According to recent data, the average size of homes in America is shrinking. Where in 2015, the average size of single-family homes was 2,500 square feet; in 2018, that average dropped to 2,320. Though that is not a huge drop, it shows that more and more people are choosing smaller homes.

Many of those who choose to downsize are empty nesters who do not need a large home for a growing family anymore. In Maryland, the number of older adults nearing the empty nest stage is growing. In 2016, Montgomery County alone had 288,000 residents age 55 and older, and every day more people are added to this number. This means a large number of people potentially looking to downsize.

Downsizing from a large family home into a smaller one has many benefits, including both economic benefits and overall comfort benefits. Here is a closer look at some of the ways you can save by downsizing, and how downsizing might affect your family’s overall comfort and well-being.

Empty Nesters and the Desire to Downsize

While the age of an “empty nester” is going to vary from one family to the next, at some point, most parents will send their children out on their own. When that happens, the parents are often left to wonder what to do with their large family home.

Of today’s empty nesters, around 36 percent indicate they plan to move when their children are gone. An additional 55 percent indicate they will move when they retire. While there are many potential reasons for these moves, for some, it’s the desire to have a smaller, easier to maintain a home that prompts it.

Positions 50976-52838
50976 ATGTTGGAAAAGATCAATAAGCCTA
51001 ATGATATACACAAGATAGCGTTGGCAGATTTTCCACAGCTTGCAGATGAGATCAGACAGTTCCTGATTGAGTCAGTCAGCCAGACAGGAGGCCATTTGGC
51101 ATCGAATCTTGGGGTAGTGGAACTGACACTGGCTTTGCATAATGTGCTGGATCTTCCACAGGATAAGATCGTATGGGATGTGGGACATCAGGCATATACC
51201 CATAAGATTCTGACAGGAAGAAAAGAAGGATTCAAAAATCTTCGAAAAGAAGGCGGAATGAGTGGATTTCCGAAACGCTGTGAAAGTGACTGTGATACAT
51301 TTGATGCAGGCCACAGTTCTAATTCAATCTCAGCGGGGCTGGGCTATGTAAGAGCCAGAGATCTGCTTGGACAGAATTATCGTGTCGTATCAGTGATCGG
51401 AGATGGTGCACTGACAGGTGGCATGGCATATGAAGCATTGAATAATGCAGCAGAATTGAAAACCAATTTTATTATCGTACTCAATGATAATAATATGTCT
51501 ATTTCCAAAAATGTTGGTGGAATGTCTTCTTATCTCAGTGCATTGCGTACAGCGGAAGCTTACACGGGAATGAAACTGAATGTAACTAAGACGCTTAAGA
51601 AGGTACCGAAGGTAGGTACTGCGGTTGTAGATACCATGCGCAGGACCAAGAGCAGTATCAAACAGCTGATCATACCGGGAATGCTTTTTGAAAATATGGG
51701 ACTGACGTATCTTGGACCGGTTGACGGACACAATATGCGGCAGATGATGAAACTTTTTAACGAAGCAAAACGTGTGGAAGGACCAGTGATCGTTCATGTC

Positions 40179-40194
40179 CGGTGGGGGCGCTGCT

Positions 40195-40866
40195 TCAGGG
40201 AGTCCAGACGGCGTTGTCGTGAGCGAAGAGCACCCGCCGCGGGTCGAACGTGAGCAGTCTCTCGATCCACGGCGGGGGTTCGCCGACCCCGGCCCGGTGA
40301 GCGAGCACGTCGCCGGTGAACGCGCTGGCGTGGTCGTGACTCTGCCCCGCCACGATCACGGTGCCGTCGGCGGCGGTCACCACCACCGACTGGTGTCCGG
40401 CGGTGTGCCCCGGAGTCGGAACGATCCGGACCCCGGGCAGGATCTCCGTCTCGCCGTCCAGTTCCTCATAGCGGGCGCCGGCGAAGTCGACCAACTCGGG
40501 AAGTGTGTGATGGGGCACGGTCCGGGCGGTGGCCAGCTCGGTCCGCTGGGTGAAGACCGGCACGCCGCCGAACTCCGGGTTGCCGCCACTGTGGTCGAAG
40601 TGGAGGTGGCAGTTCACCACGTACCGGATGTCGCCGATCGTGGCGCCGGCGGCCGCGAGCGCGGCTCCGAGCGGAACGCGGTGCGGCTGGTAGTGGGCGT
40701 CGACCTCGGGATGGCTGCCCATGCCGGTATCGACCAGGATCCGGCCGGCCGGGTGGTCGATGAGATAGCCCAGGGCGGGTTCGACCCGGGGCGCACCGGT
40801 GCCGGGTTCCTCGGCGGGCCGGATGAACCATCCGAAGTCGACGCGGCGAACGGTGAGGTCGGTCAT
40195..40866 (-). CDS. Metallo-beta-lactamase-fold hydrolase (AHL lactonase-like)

Downsizing Leads to Cost Savings

People who choose to downsize have many reasons for doing so, but cost savings are one of the biggest. There are four main ways you can save by downsizing. These include:

Cost of Utilities

The larger a home is, the more it costs for electricity and heat. Your utility costs relate directly to the size of the home. If you are paying an average of 0.12 cents per square foot for utilities, and you have a 2,500 square foot home, you will spend around $300 a month. Downsizing to a 1,000 square foot home drops that rate to $120 per month, which is a sizable amount of savings. If you are maintaining a home that is larger than you need, you are spending money on utilities unnecessarily.

Cost of Home Maintenance

Home maintenance is also easier and more cost-effective with a smaller home. As people get older, they may not want to spend their time and energy cleaning and maintaining a home. A smaller home takes less effort and money to maintain. Downsizing to a home within a planned community that offers included maintenance can also lessen the load, allowing someone else to handle tasks like lawn mowing and snow removal.

Cost of Insurance

Homeowner’s insurance costs typically drop when someone chooses to downsize. Homeowner’s insurance is based on the replacement cost of the home, among other factors. The larger a home, the more it costs to replace, so the more the insurance will cost, and the smaller the home, the less it costs to insure.

Purchase Cost

Finally, in many instances, a smaller home costs less to purchase. This can lower the monthly mortgage expense and frees up more money to enjoy retirement or save for retirement. Even for those who own their houses outright, downsizing can allow them to get some cash from that equity, purchase another home, and enjoy some of the equity they worked hard to invest in their homes.

For many empty-nesters, downsizing makes a lot of sense. Paying extra for utilities and insurance for a larger home does not. If you are ready to downsize, the right mortgage will make your new home even more affordable. Work with local mortgage professional Drew Gilmartin to find the mortgage product that best fits your need. Contact Tom Cumpston at First Home Mortgage for professional guidance as you look for a home loan for your new, smaller home.


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